“I started a design business, not a marketing business!”
“If you have your own business, you are in the business of marketing.”
Neil Patel (Quicksprout) tells the sad story of Roger. Roger had great aspirations for his design career straight out of college, but failed when he started his own business because he forgot about the whole marketing thing.
I don’t think a lot of people realize how time consuming marketing is when they decide to go it alone. You think to yourself- hey, I can handle this. After all, it’s my skills that are going to make me money. And that might be true… eventually. But your audience has to know you exist, and what’s more- they have to like you.
That’s why I think marketing works best on a personal level. Don’t have a lot of money to spend on print ads, web ads and other promotions? There’s an easier way. Start conversations with people. Networking is the best thing you can do that doesn’t cost any money- and I think it’s the most profitable over time. You never know who can point you in the right direction. We do it ourselves- when we come across a project that isn’t a good fit for us, we’ll recommend someone we think is. Those kinds of personal relationships have, in turn, brought us some really cool projects- and recurring business.
We’re not experts on social networking, but in the age of Twitter, you have no excuse not to reach out. Start talking. Even if your forte is programming or design (read: not marketing!), you can still let your voice be heard. What’s even better is that people will see you for who you are. Personal touches don’t get more genuine than that.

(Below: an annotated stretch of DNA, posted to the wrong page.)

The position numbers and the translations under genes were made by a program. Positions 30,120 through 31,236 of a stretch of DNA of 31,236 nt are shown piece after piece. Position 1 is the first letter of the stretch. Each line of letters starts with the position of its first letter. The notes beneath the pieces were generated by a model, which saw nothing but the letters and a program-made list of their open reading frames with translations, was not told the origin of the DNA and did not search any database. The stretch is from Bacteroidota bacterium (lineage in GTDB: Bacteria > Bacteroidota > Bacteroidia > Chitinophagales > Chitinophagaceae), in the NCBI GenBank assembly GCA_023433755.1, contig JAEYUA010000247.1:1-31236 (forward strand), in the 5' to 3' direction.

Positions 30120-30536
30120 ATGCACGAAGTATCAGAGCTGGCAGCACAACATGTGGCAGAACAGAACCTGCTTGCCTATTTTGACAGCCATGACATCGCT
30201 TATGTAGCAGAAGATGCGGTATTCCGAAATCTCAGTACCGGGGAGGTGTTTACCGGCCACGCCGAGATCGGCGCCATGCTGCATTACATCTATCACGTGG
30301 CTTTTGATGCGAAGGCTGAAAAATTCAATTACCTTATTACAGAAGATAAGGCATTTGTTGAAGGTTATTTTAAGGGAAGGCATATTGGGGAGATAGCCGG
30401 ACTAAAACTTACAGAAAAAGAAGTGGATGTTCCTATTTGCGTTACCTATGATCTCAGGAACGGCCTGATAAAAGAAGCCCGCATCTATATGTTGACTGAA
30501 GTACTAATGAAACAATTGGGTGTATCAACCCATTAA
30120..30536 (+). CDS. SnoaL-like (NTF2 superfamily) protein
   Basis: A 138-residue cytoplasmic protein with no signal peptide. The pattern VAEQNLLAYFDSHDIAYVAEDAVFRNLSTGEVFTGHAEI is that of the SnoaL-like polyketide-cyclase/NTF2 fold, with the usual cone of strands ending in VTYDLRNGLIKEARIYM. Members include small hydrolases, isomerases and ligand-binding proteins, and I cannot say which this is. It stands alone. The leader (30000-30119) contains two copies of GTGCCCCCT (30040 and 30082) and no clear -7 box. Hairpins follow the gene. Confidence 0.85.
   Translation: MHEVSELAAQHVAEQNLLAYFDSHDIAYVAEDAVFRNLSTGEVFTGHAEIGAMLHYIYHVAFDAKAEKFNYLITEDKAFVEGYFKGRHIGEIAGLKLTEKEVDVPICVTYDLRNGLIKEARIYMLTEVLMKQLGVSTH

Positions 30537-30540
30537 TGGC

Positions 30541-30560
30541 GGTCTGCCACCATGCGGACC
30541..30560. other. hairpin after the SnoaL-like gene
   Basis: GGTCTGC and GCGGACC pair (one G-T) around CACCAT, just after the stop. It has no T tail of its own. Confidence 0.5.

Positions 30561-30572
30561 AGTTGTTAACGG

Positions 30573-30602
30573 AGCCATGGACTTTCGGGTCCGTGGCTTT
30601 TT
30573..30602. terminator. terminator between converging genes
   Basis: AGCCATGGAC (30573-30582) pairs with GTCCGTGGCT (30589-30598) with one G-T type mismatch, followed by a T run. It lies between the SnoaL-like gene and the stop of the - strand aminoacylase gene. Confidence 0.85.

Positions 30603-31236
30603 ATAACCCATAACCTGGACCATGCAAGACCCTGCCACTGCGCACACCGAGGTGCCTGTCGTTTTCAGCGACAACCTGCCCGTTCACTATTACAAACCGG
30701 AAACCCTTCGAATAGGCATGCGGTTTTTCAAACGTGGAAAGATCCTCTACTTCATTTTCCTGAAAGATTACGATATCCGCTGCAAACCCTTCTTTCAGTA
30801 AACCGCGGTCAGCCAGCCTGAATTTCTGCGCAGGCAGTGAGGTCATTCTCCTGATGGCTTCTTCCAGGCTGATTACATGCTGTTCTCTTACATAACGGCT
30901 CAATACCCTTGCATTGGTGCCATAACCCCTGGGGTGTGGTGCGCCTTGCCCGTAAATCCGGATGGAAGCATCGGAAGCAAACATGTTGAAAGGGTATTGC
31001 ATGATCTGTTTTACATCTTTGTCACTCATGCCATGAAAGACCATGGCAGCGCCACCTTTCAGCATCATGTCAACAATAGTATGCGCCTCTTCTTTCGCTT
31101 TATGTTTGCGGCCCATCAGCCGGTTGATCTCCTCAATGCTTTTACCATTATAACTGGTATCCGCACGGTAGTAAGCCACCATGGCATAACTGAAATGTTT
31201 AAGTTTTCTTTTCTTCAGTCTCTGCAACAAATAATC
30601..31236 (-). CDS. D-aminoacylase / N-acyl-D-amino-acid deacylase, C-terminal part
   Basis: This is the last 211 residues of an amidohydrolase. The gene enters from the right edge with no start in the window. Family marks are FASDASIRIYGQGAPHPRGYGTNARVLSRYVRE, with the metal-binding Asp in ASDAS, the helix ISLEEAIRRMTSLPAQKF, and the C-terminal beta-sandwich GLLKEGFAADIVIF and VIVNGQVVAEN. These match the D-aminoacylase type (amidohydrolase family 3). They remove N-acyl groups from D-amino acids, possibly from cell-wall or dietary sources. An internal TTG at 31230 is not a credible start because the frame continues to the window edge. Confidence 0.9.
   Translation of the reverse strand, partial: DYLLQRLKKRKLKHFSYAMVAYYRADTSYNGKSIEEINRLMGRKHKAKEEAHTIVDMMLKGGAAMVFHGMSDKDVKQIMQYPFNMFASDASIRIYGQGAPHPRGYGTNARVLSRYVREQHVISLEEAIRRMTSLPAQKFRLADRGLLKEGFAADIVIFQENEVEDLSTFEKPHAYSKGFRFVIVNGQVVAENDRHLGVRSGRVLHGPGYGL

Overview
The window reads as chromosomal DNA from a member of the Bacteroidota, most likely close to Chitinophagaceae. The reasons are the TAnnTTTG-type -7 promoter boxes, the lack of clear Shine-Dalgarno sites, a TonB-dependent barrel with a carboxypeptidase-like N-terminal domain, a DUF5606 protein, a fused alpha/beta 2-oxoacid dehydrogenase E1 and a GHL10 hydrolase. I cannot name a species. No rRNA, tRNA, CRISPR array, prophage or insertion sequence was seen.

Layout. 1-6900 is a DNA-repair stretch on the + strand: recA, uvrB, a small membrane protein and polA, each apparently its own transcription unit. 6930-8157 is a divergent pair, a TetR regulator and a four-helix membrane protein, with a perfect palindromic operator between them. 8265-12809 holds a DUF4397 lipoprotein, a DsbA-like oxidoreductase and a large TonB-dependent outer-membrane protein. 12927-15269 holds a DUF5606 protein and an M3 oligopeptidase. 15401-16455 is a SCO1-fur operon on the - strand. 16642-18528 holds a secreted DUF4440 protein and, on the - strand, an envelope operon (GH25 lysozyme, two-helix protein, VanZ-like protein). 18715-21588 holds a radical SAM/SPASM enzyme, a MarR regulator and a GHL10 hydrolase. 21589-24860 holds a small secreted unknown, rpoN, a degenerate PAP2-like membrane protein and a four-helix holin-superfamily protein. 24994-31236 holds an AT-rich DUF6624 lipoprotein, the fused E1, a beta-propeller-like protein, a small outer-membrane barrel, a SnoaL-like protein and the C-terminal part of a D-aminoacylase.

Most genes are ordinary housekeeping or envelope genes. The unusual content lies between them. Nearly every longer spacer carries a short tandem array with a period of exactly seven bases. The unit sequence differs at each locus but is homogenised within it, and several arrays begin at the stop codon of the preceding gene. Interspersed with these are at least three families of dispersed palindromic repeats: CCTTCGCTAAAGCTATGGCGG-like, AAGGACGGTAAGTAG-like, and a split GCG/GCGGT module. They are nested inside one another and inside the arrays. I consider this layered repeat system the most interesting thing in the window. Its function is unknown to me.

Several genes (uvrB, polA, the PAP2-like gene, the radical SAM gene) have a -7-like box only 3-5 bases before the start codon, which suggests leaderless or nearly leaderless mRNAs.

“One problem with approaching your work purely in terms of “getting more clients,” is that it means you will always have to get more clients. If you don’t work, you don’t have billable hours, so you don’t get paid. Time off will always feel like money down the drain. If you’re not careful, you’ll find yourself on a treadmill, unable to get off. Spend too long on the treadmill and you’ll risk burning yourself out. Keep Reading
How to grow while maintaining your size
Internally, we’ve been talking a lot about managing growth and getting more organized. We’re a small company, super small in the grand scheme. So the fact that both Jumpchart and Staction each grow a little every single day creates a new job description for each of us daily. When we started building web apps, we thought these things would be our job: Keep Reading
Genuine Marketing for Web Apps
So you’ve finished it. Your web app is finally ready to send out into the world – your UI is beautiful and simple, your platform is powerful and flexible and you’ve already nailed down how you’re going to scale the thing when the users begin to overrun your current server setup. You throw the switch, the site is live and … no one is paying attention. So you post links on your Facebook page, your mySpace page and on your blog, you tweet about it repeatedly; and over the first month or so a few people sign up, but not that many, certainly not the server crushing tsunami you had envisioned. You’re faced with a tough question, How do you grow your customer base? How are you, the single developer or small company, with very limited marketing dollars going to raise awareness and build a following? Turns out, the answer to that question is a little more old fashioned than you might think, and it doesn’t cost a dime.